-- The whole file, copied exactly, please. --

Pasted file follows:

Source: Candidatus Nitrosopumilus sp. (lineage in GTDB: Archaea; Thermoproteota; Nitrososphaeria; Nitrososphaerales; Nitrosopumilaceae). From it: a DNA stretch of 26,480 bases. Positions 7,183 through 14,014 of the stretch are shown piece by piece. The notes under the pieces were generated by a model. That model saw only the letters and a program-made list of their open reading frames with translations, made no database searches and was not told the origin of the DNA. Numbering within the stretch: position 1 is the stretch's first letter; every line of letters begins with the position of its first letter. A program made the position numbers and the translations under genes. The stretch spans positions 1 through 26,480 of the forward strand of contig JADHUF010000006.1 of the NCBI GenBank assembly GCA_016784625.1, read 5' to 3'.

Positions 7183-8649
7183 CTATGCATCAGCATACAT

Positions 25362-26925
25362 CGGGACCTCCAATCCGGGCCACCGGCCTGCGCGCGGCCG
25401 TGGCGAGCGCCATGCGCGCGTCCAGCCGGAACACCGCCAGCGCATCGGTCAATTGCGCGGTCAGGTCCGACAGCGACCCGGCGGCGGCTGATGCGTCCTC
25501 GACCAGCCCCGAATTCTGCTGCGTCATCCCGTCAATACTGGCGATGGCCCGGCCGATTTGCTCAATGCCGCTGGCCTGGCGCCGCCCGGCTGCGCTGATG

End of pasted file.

Source: Candidatus Nitrosopumilus sp. (lineage in GTDB: Archaea; Thermoproteota; Nitrososphaeria; Nitrososphaerales; Nitrosopumilaceae). From it: a DNA stretch of 26,480 bases. Positions 7,183 through 14,014 of the stretch are shown piece by piece. The notes under the pieces were generated by a model. That model saw only the letters and a program-made list of their open reading frames with translations, made no database searches and was not told the origin of the DNA. Numbering within the stretch: position 1 is the stretch's first letter; every line of letters begins with the position of its first letter. A program made the position numbers and the translations under genes. The stretch spans positions 1 through 26,480 of the forward strand of contig JADHUF010000006.1 of the NCBI GenBank assembly GCA_016784625.1, read 5' to 3'.

Positions 7183-8649
7183 CTATGCATCAGCATACAT

Positions 25362-26925
25362 CGGGACCTCCAATCCGGGCCACCGGCCTGCGCGCGGCCG
25401 TGGCGAGCGCCATGCGCGCGTCCAGCCGGAACACCGCCAGCGCATCGGTCAATTGCGCGGTCAGGTCCGACAGCGACCCGGCGGCGGCTGATGCGTCCTC
25501 GACCAGCCCCGAATTCTGCTGCGTCATCCCGTCAATACTGGCGATGGCCCGGCCGATTTGCTCAATGCCGCTGGCCTGGCGCCGCCCGGCTGCGCTGATG